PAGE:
TOPIC OF THE COURSE: Present Moral Philosophy – Important Approaches and Prioritarianism.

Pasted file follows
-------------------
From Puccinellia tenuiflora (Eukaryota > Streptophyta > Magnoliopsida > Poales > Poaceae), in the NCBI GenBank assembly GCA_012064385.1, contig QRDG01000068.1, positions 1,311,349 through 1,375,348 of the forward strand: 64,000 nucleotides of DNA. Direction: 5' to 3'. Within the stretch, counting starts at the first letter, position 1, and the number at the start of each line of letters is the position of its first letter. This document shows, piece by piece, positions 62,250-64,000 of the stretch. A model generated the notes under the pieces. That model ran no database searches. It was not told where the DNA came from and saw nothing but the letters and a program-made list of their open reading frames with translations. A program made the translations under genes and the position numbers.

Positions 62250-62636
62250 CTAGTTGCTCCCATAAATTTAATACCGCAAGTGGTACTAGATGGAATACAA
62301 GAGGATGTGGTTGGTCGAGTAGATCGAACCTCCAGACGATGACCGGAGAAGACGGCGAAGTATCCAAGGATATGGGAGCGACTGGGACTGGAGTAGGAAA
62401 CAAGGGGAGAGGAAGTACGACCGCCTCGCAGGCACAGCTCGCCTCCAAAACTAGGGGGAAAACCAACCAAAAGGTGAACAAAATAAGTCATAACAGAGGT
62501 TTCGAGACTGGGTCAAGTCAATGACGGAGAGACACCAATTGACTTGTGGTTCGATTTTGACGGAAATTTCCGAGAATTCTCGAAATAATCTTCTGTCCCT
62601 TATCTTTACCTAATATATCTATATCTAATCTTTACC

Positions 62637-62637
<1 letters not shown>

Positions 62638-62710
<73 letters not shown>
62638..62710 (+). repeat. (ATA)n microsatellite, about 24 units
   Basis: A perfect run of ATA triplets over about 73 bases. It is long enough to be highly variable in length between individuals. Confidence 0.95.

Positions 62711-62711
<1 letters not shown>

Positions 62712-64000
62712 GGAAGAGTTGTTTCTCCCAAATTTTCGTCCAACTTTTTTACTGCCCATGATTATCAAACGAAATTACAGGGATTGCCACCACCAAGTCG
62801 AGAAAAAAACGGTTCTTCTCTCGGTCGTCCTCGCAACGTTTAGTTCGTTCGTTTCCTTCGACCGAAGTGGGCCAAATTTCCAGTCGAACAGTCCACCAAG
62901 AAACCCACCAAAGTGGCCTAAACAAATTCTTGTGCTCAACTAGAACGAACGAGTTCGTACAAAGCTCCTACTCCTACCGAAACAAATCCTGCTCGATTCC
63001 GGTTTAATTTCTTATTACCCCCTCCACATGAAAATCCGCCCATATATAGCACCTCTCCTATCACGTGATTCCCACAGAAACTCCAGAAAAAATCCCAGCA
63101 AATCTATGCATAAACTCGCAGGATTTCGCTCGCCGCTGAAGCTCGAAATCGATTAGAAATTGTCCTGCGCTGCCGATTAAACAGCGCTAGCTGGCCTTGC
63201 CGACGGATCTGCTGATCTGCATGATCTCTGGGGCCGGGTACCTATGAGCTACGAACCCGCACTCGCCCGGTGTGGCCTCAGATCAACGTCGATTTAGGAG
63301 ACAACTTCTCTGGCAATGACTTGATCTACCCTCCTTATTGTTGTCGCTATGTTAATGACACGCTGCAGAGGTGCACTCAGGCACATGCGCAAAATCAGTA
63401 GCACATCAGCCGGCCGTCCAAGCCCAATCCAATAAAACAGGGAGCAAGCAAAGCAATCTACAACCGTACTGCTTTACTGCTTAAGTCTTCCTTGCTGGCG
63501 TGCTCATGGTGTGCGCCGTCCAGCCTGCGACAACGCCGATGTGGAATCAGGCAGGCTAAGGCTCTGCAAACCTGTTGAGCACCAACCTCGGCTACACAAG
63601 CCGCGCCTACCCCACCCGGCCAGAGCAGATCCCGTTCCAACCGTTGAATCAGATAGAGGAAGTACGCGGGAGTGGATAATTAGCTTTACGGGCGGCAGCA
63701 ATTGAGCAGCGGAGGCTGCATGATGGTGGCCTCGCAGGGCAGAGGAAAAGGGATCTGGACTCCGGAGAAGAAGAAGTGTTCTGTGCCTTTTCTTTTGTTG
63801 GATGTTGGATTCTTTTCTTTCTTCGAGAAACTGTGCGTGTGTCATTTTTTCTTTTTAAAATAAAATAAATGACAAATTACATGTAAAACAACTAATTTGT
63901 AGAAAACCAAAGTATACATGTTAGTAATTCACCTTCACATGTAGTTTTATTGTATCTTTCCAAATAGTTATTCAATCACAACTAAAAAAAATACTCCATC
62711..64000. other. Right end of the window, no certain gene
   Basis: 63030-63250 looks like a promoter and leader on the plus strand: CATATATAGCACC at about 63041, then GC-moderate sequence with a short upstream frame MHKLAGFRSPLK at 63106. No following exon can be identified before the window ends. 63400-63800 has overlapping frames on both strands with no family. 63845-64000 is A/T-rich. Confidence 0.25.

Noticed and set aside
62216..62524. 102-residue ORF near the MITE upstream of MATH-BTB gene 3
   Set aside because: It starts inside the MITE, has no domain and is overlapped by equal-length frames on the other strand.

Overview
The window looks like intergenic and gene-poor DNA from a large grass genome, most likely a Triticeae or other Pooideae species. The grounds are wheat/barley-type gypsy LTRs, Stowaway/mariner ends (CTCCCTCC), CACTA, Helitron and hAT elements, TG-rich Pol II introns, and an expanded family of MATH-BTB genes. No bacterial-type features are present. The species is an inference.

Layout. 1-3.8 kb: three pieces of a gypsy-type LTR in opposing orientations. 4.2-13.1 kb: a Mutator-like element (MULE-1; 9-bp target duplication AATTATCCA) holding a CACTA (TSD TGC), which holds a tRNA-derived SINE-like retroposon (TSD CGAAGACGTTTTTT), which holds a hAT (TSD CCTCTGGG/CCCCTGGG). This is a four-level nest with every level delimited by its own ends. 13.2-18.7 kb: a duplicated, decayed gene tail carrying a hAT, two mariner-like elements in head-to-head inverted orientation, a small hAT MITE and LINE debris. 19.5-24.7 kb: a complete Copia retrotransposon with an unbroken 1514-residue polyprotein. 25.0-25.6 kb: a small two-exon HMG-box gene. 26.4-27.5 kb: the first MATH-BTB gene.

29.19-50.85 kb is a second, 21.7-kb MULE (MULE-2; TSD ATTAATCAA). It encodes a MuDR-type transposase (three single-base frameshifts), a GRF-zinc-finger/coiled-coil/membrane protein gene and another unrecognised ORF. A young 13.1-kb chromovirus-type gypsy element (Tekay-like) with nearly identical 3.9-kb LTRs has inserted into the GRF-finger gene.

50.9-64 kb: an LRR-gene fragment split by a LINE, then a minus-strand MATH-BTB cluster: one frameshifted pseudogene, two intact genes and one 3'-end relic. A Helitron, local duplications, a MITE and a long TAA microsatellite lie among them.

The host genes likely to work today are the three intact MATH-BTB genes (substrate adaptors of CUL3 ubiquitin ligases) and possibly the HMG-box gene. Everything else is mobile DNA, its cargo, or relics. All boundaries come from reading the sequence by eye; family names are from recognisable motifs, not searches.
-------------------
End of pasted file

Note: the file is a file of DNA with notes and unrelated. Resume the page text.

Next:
CONTENTS: The first half of the course will provide an introduction at an elevated level to, mostly, criteriological or normative ethics, i.e. that part of ethics which seeks to elaborate moral principles and to, to a minor degree, metaethics, i.e. that part of ethics dedicated first of all to the methodological problems of criteriological ethics. The second part of the course instead will deepen the acquaintance with a particular approach in criteriological ethics: viz. prioritarianism – which is a way of moral valuing which gives more weight ("priority") to improvements for those who are worse off. In the criteriological / normative part the following systems of moral principles will be discussed: consequentialism – in particular utilitarianism and effective altruism –, justice as fairness (Rawls), ideal contractualism and empathetic altruism. The second part of the course is dedicated to prioritarianism. Prioritarianism is a rather recently developed approach which introduces in welfare ethics – which on its part seeks to raise the well-being of all beings interested – elements of distributive justice: Increases of well-being of the worse off matter more, and they matter more the worse off these people are – however in a moderate vein: Even improvements for the best off count; and the improvements for those worst off do not count infinitely much more than improvements for persons with higher well-being. – In the course, among others, texts of the following authors will be discussed: Adler, Brandt, Broome, Crisp, de Lazari-Radek & Singer, Fleurbaey, Holtug, MacAskill, Otsuka & Voorhoeve, Parfit, Rabinowicz, Rawls, Ricard, Scanlon e Sidgwick.